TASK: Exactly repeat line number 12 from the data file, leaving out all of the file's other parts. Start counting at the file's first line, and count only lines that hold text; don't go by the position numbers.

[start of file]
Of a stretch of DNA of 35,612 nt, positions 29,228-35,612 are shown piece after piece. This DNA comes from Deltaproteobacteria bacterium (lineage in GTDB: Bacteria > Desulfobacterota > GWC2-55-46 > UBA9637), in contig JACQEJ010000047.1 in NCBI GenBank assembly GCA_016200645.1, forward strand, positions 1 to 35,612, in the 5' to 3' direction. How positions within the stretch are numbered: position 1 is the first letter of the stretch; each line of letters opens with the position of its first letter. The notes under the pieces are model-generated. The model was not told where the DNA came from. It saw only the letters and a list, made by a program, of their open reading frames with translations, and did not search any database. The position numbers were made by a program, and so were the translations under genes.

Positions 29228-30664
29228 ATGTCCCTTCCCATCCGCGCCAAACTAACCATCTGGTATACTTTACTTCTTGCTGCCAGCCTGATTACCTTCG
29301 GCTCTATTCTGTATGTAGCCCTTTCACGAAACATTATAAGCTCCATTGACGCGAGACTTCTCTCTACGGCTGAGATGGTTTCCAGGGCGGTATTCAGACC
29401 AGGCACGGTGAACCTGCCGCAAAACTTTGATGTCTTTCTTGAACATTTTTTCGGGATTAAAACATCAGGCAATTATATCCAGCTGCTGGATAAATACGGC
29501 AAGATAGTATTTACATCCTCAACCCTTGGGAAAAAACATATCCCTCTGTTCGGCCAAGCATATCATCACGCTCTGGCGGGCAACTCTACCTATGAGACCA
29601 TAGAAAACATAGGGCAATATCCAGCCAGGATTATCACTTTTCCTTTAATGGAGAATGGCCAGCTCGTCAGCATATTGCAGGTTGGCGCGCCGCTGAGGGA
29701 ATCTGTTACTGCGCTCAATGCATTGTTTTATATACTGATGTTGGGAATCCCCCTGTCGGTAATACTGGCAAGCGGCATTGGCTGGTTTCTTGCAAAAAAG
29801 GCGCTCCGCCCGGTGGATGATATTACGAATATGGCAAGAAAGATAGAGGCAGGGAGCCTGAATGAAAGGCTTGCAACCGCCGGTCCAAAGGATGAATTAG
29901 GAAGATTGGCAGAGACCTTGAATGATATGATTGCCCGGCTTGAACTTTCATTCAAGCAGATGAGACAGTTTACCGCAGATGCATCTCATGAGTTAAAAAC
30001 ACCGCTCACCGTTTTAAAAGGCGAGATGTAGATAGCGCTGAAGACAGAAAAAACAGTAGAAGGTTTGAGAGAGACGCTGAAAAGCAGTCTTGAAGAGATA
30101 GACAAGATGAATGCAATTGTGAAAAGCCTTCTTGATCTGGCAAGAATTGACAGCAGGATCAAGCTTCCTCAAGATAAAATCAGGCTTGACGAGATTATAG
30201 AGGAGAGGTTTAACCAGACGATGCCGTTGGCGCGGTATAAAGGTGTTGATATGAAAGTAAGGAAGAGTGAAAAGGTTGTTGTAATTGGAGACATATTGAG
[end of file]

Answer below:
30101 GACAAGATGAATGCAATTGTGAAAAGCCTTCTTGATCTGGCAAGAATTGACAGCAGGATCAAGCTTCCTCAAGATAAAATCAGGCTTGACGAGATTATAG